As any fan of American history can tell you, there are a lot of books out there on the American Revolution. From general overviews to treatises on spe...moreAs any fan of American history can tell you, there are a lot of books out there on the American Revolution. From general overviews to treatises on specific battles, you can find a book on just about any aspect of the Revolution. In his 2008 volume With Zeal and with Bayonets Only: The British Army on Campaign in North America,1775-1783, Matthew H. Spring manages to focus in on a very specific topic - how the British infantry fought - in a way that will illuminate every other book on the Revolutionary War I will ever read.
Springs efforts in With Zeal and with Bayonets Only: The British Army on Campaign in North America, 1775-1783 (hereafter to be referred to as With Zeal and with Bayonets Only ) are, to say the least, thorough. Every angle of the British infantry campaign is examined. There are chapters on strategy, supply, marching, firepower, principles of command, training - even an entire chapter, befittingly for the title of the book, on the use of the bayonet. Each chapter is filled with firsthand accounts from players on all sides - British, American, Hessian, officer, enlisted, no perspective is left out. Even that old friend of any Revolutionary War reader, American private and author of Memoir of a Revolutionary Soldier Joseph Plumb Martin makes two appearances, commenting on the effects of British artillery and on how to evade pursuit from British infantry.
Spring is British, and approaches the war from that perspective. Since most historians writing about the American Revolution are American, it's refreshing to see the British perspective, and fitting since With Zeal and with Bayonets Only is looking at the British side of the war. In this book, you have rebels and loyalists, instead of the usual patriots and Tories. It's a small detail, but it helps keep you in the British frame of mind.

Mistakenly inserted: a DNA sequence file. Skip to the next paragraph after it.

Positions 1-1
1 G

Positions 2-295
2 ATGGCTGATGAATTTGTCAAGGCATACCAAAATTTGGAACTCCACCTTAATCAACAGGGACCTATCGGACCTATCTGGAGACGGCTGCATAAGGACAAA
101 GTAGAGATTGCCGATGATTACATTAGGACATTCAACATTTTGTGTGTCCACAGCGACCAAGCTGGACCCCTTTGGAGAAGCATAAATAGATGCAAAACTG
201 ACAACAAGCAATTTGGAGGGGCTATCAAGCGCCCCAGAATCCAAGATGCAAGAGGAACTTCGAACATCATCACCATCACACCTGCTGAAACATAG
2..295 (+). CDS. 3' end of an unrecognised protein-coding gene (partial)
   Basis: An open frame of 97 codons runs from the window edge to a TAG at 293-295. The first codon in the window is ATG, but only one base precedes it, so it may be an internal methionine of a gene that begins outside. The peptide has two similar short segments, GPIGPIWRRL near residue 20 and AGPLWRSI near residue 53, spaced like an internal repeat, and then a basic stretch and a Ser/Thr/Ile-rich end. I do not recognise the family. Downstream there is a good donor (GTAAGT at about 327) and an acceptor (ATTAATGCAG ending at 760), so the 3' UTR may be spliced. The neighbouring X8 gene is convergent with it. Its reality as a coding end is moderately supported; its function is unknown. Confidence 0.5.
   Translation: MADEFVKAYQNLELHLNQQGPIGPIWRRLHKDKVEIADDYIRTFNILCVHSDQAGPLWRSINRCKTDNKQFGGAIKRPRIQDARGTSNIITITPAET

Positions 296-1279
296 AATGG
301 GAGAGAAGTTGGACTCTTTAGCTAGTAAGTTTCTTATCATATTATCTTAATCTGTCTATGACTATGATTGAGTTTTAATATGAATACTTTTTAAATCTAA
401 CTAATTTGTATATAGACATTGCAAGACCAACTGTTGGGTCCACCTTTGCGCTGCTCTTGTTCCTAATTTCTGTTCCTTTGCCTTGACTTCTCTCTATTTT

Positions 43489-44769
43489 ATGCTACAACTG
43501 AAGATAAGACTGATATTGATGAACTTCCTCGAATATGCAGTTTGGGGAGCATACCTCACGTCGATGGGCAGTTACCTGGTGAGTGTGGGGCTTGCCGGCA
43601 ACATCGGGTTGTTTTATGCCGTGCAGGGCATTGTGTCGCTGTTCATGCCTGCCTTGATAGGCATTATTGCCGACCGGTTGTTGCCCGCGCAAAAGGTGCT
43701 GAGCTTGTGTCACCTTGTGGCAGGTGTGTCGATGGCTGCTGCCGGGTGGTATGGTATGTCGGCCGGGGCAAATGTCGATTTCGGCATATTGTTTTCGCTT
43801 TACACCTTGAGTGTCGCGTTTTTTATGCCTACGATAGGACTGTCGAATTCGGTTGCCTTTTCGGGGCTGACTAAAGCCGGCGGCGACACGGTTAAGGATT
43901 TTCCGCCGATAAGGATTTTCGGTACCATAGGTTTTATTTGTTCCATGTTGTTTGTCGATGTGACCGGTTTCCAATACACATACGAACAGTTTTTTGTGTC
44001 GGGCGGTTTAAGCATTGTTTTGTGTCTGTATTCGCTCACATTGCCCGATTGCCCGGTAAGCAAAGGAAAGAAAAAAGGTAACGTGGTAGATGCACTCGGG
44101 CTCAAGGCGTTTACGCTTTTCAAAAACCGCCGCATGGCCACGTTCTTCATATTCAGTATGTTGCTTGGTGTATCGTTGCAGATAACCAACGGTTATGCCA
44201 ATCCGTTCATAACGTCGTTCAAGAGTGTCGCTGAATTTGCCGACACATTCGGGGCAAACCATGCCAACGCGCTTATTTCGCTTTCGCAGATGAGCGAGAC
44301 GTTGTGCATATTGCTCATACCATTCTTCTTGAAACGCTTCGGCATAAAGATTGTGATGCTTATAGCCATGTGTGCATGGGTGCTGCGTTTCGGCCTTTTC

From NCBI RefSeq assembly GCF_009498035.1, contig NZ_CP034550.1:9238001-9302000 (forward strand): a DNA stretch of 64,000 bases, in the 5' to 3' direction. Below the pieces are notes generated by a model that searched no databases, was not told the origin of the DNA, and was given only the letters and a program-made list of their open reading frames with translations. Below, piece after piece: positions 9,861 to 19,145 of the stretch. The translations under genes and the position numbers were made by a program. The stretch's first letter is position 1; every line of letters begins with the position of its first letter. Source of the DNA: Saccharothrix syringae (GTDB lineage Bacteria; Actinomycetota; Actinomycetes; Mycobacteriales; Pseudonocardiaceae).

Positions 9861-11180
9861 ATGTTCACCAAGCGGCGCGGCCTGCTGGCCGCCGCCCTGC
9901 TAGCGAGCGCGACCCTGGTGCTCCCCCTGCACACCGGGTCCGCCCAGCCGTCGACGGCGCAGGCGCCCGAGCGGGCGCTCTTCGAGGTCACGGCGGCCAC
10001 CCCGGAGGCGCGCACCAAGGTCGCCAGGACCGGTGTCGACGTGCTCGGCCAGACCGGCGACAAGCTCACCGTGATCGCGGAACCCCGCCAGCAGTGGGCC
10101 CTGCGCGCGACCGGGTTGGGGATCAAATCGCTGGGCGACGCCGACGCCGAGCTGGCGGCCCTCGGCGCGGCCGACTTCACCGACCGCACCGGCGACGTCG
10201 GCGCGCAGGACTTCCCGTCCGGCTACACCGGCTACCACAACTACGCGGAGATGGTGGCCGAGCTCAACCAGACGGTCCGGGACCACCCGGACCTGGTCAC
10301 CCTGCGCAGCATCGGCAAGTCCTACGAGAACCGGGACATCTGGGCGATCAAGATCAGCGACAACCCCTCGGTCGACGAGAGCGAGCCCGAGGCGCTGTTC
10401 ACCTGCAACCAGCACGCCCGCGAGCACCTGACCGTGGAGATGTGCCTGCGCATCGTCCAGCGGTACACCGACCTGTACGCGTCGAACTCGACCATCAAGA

With Zeal and with Bayonets Only illustrates very clearly how the British army fought, what changes they made in the American theater to adapt to the enemy and the terrain, why they fought the way they did, why it worked when it often did, and why in the end it just wasn't enough. Despite Spring's British perspective, he doesn't hesitate to point out flaws with the British army or strengths of the rebels.
The only aspect of the book that isn't quite to my taste is that I generally prefer my history to be more narrative. To be fair, Spring isn't trying to do narrative history, and that wouldn't really fit the subject well anyway. Spring's approach of thoroughly examining each aspect of the British campaign in its own chapter works very well for what he's doing, and you will certainly finish each chapter with a much better understanding of its topic. I mention this mostly to make other fans of narrative history aware of the way Spring structures the book.
With Zeal and with Bayonets Only is an excellent book. I highly recommend it to anyone interested in the American Revolution. Yes, it's a very narrow topic, but it handles that topic excellently, and will do a great deal to inform the rest of your Revolutionary reading. It's added much to my understanding of the Revolution, and given me a greater appreciation for what the adversaries of the British army accomplished, whether you call them rebels or patriots.(less)
Both Abraham Lincoln and the Civil War have seen countless books devoted to them, from general biographies or histories to entire books focused on sin...moreBoth Abraham Lincoln and the Civil War have seen countless books devoted to them, from general biographies or histories to entire books focused on single speeches by Lincoln or single battles of the war. So, the idea of a book narrowly focused on Abraham Lincoln in his role as Commander in Chief is a good one, with a great deal of potential to take a unique view of Lincoln and the war. Unfortunately, in James M. McPherson's 2008 volume Tried by War: Abraham Lincoln as Commander in Chief, he doesn't really live up to the potential of the premise, instead delivering what reads more like a general history of the Union war effort.